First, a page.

Why you should eat lamb hearts
Everybody loves lamb chops, racks of lambs and all other expensive sought-after cuts of meat but you know what goes unnoticed? Lamb flank, liver and heart. Offcuts like these are music to my ears. I love to see what I can do with them and am usually pleasantly surprised by my experimentation. After all, today’s offcut peasant foods are tomorrow’s haute cuisine.
Now, if you have never eaten lamb hearts, you are in for a treat. When slowly braised in the oven, the meat becomes ultra-smooth and oh so tender. It’s loaded with that lamby goodness the way no other cut of lamb is and we are definitely fans of this recipe.
When people think or talk about eating sustainably, they are usually talking about eating exclusively plant-based. While it is true that raising animals for meat consumption is responsible for around 14.5% of global greenhouse gas emissions, I just don’t think it is feasible that people will abstain from meat entirely. So what’s the solution? Well, good news, there are a lot of things you can do. Eat less meat. Eat more sustainable forms of protein. Seek out meat that is NOT factory farmed. AND, of course, use the off-cuts. The parts of the animal that are less in demand but are very tasty.
Back in the day when people lived on farms, nothing went to waste. Raising that animal took a lot of time and money so nothing was thrown away and every part of that animal was put to good use. Using everything seems to be a notion that we have forgotten about in modern times as we hoard chicken breasts and stock up on prime beef steaks that we receive via the mail. We have lost touch with the importance of meat. The care it took to raise and slaughter the animal and what a treat it was to have it on a plate.
So, if you want to be a responsible and sustainability-conscious meat-eater, do what I do and look for those cheaper cuts of meat that nobody seems to want. Trust me, people don’t know what they’re missing and one less part of meat will go to waste.
Lamb hearts stuffed with feta, mint and chives then slow braised in white wine, garlic and fresh herbs. Serve atop couscous and a side of fresh veg for a complete and stunning meal. #lamb #slowcooking #budgetfriendly #cheapeats #dinner
3–4 lamb hearts (about 1 kg/ 2.2 lb)
200g (~7 oz) feta cheese
3 tbsp fresh mint (chopped)
3 tbsp fresh chives (chopped)
1–2 sprigs of fresh rosemary
3 sprigs of fresh oregano
3–5 sprigs of fresh thyme
240 ml / 8 oz white wine
240 ml / 8 oz water
12 cloves of garlic (crushed)
3 tbsp of butter
1/2 tsp sea salt
Freshly cracked black pepper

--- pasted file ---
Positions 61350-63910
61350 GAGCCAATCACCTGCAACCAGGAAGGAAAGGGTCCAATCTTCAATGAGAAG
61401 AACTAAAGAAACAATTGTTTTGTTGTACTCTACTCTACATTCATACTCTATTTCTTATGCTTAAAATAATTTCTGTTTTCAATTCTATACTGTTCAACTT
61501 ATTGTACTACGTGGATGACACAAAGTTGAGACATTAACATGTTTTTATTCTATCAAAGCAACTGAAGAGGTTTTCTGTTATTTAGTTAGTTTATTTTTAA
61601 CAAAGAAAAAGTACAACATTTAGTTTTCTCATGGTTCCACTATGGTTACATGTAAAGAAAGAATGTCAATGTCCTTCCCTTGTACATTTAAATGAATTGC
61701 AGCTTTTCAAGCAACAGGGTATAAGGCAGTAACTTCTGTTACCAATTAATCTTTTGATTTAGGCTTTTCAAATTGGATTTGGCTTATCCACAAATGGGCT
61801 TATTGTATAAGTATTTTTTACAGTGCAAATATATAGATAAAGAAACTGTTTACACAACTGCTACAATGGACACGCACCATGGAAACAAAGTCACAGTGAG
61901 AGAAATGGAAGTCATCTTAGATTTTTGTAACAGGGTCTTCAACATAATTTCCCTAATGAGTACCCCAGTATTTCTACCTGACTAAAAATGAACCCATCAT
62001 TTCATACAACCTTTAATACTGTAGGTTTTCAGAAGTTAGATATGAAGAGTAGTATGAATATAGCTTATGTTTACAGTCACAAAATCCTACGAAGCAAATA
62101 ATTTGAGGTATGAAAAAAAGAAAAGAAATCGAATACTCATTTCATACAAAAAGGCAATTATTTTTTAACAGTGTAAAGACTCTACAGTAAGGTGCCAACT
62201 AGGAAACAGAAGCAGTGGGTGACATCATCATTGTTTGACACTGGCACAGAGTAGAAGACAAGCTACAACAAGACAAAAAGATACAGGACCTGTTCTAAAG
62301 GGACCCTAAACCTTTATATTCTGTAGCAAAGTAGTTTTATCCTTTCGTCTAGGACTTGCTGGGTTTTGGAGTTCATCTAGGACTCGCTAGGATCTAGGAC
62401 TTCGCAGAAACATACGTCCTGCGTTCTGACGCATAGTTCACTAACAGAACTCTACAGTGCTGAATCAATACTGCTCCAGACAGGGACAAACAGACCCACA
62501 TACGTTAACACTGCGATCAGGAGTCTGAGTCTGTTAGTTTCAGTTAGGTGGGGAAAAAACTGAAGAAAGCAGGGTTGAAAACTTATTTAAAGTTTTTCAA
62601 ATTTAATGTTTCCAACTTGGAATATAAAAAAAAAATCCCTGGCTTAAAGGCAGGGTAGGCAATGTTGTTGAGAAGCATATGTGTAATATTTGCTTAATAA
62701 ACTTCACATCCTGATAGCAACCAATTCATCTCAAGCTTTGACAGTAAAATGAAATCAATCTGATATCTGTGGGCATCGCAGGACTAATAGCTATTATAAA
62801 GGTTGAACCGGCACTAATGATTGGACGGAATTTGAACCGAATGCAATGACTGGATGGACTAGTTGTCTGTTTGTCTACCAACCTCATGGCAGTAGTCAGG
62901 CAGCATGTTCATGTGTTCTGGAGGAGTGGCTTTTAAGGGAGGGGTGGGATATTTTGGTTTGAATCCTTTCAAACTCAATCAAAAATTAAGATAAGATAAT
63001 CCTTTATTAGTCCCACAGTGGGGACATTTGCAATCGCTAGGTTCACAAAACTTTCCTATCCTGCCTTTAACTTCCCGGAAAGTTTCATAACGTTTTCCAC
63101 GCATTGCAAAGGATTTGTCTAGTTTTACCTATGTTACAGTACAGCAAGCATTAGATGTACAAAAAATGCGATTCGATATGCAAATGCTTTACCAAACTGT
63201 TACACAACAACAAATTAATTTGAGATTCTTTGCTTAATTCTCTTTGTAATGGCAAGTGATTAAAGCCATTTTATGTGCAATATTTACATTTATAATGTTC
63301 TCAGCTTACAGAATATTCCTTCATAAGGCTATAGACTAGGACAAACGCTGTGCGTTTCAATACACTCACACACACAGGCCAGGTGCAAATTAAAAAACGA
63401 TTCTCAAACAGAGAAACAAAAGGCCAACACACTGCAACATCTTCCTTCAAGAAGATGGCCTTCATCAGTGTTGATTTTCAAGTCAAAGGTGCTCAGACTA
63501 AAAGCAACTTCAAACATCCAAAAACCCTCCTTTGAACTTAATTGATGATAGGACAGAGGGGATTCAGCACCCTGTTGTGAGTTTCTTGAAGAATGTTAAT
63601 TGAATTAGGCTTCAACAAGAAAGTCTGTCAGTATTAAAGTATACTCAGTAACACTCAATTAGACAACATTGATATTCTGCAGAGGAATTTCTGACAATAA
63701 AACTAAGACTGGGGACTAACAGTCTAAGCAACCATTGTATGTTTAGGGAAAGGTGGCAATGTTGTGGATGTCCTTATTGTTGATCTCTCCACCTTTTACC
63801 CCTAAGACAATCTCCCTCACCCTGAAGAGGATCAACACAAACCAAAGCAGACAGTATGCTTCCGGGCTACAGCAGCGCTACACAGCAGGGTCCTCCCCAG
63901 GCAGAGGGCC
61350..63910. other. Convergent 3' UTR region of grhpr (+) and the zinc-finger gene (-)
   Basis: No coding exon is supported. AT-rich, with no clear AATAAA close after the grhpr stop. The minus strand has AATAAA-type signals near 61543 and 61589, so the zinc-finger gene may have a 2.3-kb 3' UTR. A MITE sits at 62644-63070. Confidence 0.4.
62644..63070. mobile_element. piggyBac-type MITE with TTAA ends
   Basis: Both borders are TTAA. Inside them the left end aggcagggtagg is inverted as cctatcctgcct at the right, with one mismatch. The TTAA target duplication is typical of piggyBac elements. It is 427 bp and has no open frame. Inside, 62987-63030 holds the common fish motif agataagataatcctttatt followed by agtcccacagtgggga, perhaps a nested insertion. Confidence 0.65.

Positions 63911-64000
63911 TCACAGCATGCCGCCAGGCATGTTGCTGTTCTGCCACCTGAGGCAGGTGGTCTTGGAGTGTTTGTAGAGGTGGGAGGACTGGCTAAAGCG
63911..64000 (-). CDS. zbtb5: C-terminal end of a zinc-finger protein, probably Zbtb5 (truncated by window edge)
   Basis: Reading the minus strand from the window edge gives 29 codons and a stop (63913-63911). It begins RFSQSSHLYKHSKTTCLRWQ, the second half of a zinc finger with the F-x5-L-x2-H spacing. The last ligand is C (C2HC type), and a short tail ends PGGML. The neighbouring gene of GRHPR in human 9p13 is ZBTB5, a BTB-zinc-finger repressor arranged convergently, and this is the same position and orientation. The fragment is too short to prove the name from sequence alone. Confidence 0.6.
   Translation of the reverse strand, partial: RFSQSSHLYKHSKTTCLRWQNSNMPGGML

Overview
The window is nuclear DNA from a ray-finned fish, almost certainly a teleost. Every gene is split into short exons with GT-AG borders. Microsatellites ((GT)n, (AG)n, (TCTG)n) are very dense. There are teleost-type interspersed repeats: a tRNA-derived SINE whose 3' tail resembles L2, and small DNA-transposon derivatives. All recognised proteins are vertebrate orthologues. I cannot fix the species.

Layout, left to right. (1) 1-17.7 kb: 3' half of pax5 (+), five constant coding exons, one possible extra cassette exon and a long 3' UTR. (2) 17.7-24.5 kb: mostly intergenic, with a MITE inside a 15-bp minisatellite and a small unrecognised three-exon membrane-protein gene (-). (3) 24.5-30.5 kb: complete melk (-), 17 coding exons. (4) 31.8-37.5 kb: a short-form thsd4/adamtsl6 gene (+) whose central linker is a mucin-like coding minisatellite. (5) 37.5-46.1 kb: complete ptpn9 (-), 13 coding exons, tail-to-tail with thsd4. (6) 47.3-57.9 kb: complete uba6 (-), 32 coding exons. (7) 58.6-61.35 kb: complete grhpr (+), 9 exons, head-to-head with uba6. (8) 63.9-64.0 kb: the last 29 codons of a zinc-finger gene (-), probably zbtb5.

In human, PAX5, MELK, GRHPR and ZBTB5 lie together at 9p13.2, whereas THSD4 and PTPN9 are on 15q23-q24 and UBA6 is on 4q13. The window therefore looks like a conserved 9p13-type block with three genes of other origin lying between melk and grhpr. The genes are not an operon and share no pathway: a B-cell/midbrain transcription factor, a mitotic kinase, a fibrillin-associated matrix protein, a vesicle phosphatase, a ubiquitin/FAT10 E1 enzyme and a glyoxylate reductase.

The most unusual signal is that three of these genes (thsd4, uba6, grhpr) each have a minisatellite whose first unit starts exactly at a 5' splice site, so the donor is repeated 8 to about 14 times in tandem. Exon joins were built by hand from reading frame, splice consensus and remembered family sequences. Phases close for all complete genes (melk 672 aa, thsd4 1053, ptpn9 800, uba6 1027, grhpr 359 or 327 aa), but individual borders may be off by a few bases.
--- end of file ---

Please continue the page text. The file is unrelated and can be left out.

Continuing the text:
150–200 g (5–7 oz) Button mushrooms (optional)
1 mug full of plain couscous (optional)
Parmesan cheese (optional)
Preheat oven to 175 C / 350 F or 150 C / 300 F with fan.
Trim and remove any undesirable bits from the tops of the hearts. If you are like me and prefer it rustic and au natural then keep as is.
In a medium bowl, combine feta cheese, fresh chives and chopped mint together and mix until thoroughly combined. Stuff this cheese mixture into the cavities of the hearts as best as you can. If you are having trouble, take a sharp knife and cut the inside walls of the heart chambers until you have one cavity.
When finished stuffing the hearts, place upright in a casserole dish. I prop up the hearts by placing mushrooms on the bottom to hold the hearts upright and in place, but if you are not using mushrooms, then simply omit them.
In a medium saucepan, combine rosemary, oregano, thyme, garlic, white wine and water together and bring to a boil over high heat. Once at a boil, reduce heat to a simmer and let bubble away for about 5 minutes. When the braising liquid has finished simmering, taste and season with salt and pepper. I recommend 1/2 teaspoon of sea salt and a hearty sprinkling of freshly cracked black pepper.
Pour the braising liquid over the lamb hearts in the casserole dish. Cover and cook in the oven for 90 minutes to 2 hours. Let it cook low and slow in the wine to get it tender. Remove cover and let cook uncovered for the last 30 minutes or so to get some color.
After the lamb hearts have finished cooking, remove them and any mushrooms you may have used and transfer them to a plate to rest.
Don’t let that leftover liquid go to waste! Mix a mugful of plain couscous into the leftover braising liquid, cover and let sit for about 5 minutes. Fluff up the couscous with a fork and season with a sprinkling of grated Parmesan cheese and a spritz or two of fresh lemon juice.
To serve, thinly slice up the lamb hearts and place atop a bed of couscous. Drizzle with your favorite basil pesto or mint sauce and enjoy.
- Category: Main, Lamb
- Method: Slow cooking, Braising
- Cuisine: Mediterranean
Keywords: lamb, lamb hearts, slow cooking, braising, feta, rosemary, oregano, thyme, mint, chives, white wine, garlic, mushrooms, couscous, recipe, dinner, budget friendly, Mediterranean
Indulge in more lamb with these off-cut recipes: